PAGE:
10. “In a ruined and toxic future, a community exists in a giant underground silo that plunges hundreds of stories deep; there, people live in a society full of regulations they believe are meant to protect them.”

    That’s IMDb’s description of the TV series Silo. Unfortunately, it seems to be a description of the future of Alberta’s health care, too.

  11. 1. “A role-playing game (sometimes spelled roleplaying game, or abbreviated as RPG) is a game in which players assume the roles of characters in a fictional setting. Players take responsibility for acting out these roles within a narrative, either through literal acting or through a process of structured decision-making regarding character development. Actions taken within many games succeed or fail according to a formal system of rules and guidelines.”

    2. It is assumed that, the delusions and illusions of the political role playing game requires frequent and calculated deception designed to mislead and manipulate the audience (as the means) to achieve desired self interested ‘ends’.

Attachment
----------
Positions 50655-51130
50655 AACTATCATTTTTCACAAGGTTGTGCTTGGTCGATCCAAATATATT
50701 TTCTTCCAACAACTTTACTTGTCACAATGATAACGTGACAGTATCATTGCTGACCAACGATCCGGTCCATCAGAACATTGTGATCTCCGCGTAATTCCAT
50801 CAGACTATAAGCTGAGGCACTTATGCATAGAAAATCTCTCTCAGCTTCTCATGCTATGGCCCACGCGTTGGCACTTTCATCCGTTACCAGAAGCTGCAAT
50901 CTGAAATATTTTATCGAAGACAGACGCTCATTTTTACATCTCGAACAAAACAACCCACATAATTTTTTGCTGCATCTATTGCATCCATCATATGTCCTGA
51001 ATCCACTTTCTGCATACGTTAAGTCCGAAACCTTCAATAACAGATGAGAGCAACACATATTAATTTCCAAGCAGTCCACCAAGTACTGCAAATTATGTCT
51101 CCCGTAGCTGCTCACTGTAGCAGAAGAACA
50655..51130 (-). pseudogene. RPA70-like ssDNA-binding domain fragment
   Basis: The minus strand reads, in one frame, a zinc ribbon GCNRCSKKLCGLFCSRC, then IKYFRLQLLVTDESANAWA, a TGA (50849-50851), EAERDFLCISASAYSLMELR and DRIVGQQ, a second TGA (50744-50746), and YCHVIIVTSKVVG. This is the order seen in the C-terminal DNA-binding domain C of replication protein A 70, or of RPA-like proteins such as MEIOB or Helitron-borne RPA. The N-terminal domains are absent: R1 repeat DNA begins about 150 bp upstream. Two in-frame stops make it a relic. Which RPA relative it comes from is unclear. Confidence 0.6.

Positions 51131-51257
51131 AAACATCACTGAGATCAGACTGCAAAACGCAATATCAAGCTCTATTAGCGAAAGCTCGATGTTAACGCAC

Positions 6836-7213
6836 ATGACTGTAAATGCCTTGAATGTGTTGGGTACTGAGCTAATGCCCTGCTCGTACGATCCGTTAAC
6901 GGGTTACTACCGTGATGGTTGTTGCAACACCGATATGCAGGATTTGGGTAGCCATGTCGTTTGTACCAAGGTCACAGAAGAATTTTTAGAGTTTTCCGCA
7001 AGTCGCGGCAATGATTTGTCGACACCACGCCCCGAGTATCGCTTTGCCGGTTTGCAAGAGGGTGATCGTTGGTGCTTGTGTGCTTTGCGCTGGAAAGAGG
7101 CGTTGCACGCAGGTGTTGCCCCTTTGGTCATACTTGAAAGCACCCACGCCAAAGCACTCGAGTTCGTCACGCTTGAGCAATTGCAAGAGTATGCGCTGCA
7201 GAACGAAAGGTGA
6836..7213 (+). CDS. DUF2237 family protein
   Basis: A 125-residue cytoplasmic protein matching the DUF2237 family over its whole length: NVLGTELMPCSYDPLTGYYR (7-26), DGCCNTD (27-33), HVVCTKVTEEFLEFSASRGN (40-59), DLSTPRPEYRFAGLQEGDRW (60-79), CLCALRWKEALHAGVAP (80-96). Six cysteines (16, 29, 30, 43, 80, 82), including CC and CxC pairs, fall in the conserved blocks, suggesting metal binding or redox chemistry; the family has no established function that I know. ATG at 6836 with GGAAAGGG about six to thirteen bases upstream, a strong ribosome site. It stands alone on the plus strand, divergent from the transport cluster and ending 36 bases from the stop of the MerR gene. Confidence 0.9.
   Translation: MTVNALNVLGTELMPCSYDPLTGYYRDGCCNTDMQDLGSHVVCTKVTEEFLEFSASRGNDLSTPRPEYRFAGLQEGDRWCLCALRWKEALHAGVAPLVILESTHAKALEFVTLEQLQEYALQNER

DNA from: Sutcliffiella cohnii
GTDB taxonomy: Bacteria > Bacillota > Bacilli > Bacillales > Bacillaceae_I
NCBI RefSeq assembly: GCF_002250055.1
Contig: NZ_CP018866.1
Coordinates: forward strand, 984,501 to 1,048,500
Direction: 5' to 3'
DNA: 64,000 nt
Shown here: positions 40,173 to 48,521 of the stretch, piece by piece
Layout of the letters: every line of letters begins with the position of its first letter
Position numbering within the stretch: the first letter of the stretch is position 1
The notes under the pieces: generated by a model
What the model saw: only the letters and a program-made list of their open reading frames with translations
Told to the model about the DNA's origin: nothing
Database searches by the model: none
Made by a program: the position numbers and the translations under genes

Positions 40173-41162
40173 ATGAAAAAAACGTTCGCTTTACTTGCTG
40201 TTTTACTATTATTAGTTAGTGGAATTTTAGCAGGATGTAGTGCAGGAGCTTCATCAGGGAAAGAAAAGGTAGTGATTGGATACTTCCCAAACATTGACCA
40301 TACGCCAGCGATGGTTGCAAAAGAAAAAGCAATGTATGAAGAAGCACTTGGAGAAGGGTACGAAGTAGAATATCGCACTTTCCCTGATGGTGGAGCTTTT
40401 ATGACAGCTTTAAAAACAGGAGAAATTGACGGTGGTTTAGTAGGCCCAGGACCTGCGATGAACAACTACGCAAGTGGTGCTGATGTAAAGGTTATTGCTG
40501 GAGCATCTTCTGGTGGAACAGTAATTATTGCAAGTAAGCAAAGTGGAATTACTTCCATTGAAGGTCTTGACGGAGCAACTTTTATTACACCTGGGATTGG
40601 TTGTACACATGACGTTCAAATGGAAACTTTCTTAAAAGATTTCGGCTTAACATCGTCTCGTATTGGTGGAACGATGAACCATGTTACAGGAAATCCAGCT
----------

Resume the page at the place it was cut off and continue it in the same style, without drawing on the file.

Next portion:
3. Lying and deception as behaviors are not viewed as unethical, but simply as additional tools in the toolbox to be used as needed, or required.


    5. According to the radio talk show host/lobbyist, “Since 2021, deaths from alcohol are down 60 per cent, deaths from methamphetamine are down 41 per cent, deaths from cocaine are down 61 per cent,” Smith said, adding that deaths from other drugs are also down.”

    6. Yet, “More than 1,700 people died from toxic drugs between January and November last year, making it the worst year since the province’s substance use surveillance system was made publicly available in 2016. That is 24.07 per cent higher compared with the same time period in 2022, 28.46 per cent higher compared with the same time period in 2021 and 69.08 per cent higher compared with the same time period in 2020.”

  12. *Note: Last-minute name change from “Ralph Klein” to “Canadian” Centre for Recovery Excellence, due to merciless April 1 mocking. Also for placing blame on Trudeau when this thing goes sideways.

      1. Before you show yourself out, I am going to ‘steal’ this … sorry ‘borrow’ this!’